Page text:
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Feature Articles: The Forefront of Nanomechanics Research

Vol. 20, No. 4, pp. 54–58, Apr. 2022.

Highly Sensitive Detection and Control of a Nanowire Mechanical Resonator Using an Optical Microcavity

Motoki Asano, Guoqiang Zhang, Hiroshi Yamaguchi,
and Hajime Okamoto


Semiconductor nanowires have a rod-like structure that is too thin to be seen by the naked eye. This fine structure strongly confines photons and electrons, enabling us to use quantum nano-optoelectric properties to control photons and electrons individually. Semiconductor nanowires also function as nanomechanical resonators when their flexural motion is available. To achieve new opto-electro-mechanical hybrid quantum devices, NTT laboratories have developed technology to detect and control nanowire mechanical motion with high sensitivity.

Keywords: optical microcavity, nanowire, mechanical resonator


1. Semiconductor nanowire as hybrid mechanical device

A semiconductor nanowire is a very thin rod with diameters of hundreds of nanometers (about 1/100 the width of a strand of hair) and lengths of a few micrometers. If you compare a semiconductor chip of a few millimeters square to the size of a tennis court, a nanowire would look like a toothpick standing upright on the court. Therefore, it is difficult to see the whole picture with a light microscope as well as with the naked eye. Even with such a small structure, it is possible to confine photons and electrons inside it using the latest semiconductor technology. NTT laboratories are conducting basic research for the application of semiconductor nanowires to optical and electronic devices such as ultralow-power semiconductor lasers and spintronics devices capable of controlling electron spin. In addition to such quantum optoelectric properties, semiconductor nanowires have the functions of nanomechanical devices with excellent mechanical properties. For example, a nanowire grown perpendicular to a substrate can be used as a nanomechanical resonator because it shows resonant flexural motion. Since this nanomechanical resonator has a very small structure, its vibration characteristics are significantly modified by external forces and additional mass due to adhesion of small objects on the resonator. By using this ultrasensitive feature, a nanomechanical resonator can be used as a mechanical sensor to detect external forces and nano/micro particles by reading the changes in its vibration characteristics. It can also be utilized as a mechanical actuator driven by light or electricity. Thus, various studies have investigated the characteristics of nanowires used as nanomechanical resonators [1].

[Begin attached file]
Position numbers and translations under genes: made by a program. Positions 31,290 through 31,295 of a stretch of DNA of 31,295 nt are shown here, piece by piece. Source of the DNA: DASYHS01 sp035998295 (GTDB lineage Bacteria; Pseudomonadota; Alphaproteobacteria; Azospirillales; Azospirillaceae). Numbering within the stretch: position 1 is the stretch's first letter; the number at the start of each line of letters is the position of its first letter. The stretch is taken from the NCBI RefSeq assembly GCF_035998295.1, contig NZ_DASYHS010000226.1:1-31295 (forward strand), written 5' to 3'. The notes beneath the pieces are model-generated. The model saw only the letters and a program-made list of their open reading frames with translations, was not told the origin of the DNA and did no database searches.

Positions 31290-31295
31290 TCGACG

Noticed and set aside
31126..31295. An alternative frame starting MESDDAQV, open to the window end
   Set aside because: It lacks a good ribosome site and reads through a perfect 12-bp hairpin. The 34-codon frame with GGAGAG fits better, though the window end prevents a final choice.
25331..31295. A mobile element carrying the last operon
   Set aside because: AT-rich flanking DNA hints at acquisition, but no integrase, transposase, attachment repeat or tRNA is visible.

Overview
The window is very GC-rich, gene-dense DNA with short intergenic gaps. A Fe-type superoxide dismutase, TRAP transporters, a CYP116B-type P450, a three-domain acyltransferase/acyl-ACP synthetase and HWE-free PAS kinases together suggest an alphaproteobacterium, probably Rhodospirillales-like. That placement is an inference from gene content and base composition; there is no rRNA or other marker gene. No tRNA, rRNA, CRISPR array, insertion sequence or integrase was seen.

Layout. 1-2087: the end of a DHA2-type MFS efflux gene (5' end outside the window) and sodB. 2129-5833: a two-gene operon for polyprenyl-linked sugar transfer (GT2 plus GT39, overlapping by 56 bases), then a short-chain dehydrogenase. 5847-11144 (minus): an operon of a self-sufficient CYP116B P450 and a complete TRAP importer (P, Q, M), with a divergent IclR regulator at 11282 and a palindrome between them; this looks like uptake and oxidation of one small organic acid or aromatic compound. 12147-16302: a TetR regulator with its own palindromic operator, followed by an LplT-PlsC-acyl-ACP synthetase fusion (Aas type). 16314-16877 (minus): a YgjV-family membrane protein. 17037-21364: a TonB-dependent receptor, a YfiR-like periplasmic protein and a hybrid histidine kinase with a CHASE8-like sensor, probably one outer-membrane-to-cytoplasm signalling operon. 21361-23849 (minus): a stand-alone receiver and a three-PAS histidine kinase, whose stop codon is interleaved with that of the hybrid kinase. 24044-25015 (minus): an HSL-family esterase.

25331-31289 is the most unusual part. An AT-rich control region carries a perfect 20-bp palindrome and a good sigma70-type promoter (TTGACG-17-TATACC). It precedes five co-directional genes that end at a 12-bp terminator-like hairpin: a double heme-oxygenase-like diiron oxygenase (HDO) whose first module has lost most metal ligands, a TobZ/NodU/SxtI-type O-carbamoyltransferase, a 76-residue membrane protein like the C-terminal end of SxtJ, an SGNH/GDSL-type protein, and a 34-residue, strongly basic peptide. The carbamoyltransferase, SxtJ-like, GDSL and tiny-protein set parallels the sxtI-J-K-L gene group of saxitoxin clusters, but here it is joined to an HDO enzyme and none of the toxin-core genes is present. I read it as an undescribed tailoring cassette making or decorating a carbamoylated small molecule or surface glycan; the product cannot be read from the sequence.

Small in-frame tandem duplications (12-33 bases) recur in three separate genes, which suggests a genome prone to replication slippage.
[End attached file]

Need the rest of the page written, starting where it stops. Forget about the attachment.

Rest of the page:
Attempts to develop a hybrid device with optical, electrical, and mechanical properties, using a semiconductor nanowire have just begun. Such innovative hybrid devices would enable us to implement new information processing using a combination of optical, electrical, and vibration signals, and control optical and electrical material properties with vibration. Bringing them into an extreme region, where quantum mechanical properties of photons, electrons, and phonons appear, will accelerate the quantum information technology through the development of novel quantum light sources and quantum memories. Such hybridation will pave the way to creating innovative quantum opto-electro-mechanical devices [2].